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US orders partial evacuation of embassy in Baghdad

German army halts Iraq military training amid Iran tensions

May 16, 2019 00:00:00

US Secretary of State Mike Pompeo and his wife Susan walking at the US embassy compound toward the helipad to catch a helicopter that will transport them to the International Airport, in Baghdad on January 09, 2019 — Reuters file

BAGHDAD, May 15 (Agencies): The State Department ordered a partial evacuation of the United States Embassy in Baghdad on Wednesday, responding to what the Trump administration said was a threat linked to Iran, one that has led to an accelerated movement of American ships and bombers into the Persian Gulf.

The department ordered "nonemergency US government employees," at both the embassy in Baghdad and the consulate in Erbil, to leave the country.

The order applies primarily to full-time diplomats posted to Iraq by State Department headquarters in Washington, and an embassy statement said that visa services in Iraq would be suspended as a result.

Contractors who provide security, food and other such services will remain in place for now.

Secretary of State Mike Pompeo said last week that the administration had received intelligence related to "Iranian activity" that put American facilities and service personnel at "substantial risk."

Other American officials have said the same piece of intelligence points to potential attacks by Shiite Arab militias tied to Iran against American troops in Iraq or Syria.

Iraqi officials have voiced skepticism about the about the threat described by the Americans, and on Tuesday, so did the British deputy commander of the American-led coalition fighting the Islamic State, or ISIS.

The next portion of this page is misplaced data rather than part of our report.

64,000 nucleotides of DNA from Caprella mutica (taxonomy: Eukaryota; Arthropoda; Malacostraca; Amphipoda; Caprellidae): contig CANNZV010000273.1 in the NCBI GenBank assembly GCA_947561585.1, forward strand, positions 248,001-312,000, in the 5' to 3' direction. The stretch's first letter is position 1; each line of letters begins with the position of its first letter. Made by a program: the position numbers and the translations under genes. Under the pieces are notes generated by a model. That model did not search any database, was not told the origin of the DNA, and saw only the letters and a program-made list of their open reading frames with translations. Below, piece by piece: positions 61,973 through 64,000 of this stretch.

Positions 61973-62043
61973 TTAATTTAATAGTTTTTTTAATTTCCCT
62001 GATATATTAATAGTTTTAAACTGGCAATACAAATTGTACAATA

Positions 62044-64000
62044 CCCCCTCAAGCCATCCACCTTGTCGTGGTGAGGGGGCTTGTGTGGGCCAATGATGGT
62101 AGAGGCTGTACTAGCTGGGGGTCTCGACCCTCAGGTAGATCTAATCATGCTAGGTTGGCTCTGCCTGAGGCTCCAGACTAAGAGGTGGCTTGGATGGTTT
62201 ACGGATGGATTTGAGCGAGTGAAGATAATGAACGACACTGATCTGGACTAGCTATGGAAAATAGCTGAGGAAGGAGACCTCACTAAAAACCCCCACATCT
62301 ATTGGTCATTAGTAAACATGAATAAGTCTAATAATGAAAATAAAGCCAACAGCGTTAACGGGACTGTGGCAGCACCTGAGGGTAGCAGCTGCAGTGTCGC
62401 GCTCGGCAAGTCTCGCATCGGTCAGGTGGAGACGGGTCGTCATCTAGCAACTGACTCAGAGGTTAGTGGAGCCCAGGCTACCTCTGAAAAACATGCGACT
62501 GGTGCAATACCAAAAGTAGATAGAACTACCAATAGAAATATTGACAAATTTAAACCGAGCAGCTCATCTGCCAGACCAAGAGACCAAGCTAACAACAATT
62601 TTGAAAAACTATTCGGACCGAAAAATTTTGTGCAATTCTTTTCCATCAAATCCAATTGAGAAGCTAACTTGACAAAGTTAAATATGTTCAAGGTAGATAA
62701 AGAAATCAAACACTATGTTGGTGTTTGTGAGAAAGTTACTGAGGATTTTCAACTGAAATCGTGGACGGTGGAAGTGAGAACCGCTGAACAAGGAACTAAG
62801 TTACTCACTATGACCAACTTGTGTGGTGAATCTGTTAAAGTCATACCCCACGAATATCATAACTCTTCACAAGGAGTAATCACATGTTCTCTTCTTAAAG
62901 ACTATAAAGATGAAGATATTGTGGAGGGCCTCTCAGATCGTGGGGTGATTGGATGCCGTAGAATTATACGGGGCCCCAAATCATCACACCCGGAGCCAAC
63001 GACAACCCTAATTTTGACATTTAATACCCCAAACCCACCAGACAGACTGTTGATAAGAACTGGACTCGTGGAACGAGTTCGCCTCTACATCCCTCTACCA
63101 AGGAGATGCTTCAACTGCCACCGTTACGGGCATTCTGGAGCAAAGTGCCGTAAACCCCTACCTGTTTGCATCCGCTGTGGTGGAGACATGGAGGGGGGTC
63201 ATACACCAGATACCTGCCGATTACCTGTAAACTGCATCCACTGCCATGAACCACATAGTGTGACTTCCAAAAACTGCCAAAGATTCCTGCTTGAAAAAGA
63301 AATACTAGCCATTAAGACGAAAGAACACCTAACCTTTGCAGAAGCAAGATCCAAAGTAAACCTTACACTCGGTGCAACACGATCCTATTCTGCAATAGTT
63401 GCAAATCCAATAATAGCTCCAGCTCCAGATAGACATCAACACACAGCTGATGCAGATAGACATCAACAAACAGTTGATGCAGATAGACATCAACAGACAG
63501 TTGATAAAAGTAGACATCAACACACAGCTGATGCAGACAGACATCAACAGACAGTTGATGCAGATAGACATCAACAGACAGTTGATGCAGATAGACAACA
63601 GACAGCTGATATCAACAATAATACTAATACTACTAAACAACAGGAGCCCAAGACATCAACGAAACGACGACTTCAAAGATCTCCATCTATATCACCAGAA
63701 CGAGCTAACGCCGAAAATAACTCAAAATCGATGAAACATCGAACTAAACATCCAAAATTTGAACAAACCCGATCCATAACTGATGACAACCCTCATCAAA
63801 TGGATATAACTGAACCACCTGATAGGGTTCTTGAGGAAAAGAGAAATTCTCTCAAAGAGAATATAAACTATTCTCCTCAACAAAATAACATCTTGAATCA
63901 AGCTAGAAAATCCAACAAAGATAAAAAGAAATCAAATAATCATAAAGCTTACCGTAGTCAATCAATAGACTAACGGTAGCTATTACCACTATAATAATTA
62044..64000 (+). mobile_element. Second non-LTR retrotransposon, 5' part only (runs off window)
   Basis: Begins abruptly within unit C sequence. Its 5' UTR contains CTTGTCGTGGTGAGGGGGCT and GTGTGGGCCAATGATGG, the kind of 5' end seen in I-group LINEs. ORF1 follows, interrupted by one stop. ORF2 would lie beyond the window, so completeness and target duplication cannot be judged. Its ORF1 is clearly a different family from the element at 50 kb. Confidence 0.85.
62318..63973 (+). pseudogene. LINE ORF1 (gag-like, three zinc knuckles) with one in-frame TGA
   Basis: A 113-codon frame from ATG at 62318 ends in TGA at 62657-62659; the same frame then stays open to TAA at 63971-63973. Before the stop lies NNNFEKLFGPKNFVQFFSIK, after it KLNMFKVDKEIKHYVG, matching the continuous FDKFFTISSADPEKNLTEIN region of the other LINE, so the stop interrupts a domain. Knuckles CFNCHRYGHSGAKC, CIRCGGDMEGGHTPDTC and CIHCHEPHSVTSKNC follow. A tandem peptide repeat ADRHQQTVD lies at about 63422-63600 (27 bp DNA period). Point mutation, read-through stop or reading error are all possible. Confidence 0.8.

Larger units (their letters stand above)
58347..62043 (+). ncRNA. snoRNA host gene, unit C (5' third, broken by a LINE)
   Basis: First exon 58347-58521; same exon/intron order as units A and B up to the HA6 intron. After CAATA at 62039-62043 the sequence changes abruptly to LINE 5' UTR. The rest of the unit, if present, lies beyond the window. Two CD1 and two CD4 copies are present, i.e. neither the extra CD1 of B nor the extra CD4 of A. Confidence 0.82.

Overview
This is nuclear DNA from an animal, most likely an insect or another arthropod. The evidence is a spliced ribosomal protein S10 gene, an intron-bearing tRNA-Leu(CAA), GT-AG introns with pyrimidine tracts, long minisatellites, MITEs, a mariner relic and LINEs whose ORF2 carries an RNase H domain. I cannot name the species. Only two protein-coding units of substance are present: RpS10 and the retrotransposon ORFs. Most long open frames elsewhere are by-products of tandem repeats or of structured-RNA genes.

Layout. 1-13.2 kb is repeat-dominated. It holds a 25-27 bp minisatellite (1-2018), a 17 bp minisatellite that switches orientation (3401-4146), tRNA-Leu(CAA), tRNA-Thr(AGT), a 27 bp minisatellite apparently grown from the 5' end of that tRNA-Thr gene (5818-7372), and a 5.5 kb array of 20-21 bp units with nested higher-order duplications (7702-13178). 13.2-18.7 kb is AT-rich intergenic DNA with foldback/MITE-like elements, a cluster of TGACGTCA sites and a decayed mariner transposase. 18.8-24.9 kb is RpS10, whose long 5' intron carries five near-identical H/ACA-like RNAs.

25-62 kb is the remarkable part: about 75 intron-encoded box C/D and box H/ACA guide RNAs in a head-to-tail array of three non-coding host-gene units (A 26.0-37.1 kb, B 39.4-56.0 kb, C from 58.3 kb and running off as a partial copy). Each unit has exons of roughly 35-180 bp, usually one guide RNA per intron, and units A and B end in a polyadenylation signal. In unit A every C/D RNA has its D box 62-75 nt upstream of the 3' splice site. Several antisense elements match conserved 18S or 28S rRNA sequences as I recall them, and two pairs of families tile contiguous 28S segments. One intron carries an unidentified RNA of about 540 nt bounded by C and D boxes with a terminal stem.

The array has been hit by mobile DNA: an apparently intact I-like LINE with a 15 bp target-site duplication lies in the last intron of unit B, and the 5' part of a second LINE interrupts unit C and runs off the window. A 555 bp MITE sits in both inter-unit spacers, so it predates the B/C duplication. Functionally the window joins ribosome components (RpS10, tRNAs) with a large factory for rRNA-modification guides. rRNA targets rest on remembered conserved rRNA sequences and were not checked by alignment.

"No, there's been no increased threat from Iranian-backed forces in Iraq and Syria," Maj. Gen. Chris Ghika, speaking from Baghdad, told reporters at the Pentagon by video link.

There were dangers in the region that were constantly assessed, he said, referring to "noncompliant actors" among the militias, but those have not changed.

The Pentagon's Central Command released a statement saying that General Ghika's comments "run counter to the identified credible threats available to intelligence from US and allies regarding Iranian backed forces in the region," and that as a result, United States forces in Iraq were "now at a high level of alert."

Mr. Pompeo made a surprise visit to Baghdad on May 7 to brief Iraqi leaders about the threat.

On Friday, the Pentagon said it was sending another ship and a Patriot antimissile battery to the Middle East.

Meanwhile, Germany has halted its training of soldiers in Iraq, a defence ministry spokesman said on Wednesday, amid rising tensions between neighbouring Iran and the United States.

"The German army has suspended the training," defence ministry spokesman Jens Flosdorff said, adding that there was currently "generally heightened alert, awareness" for soldiers operating in the region.

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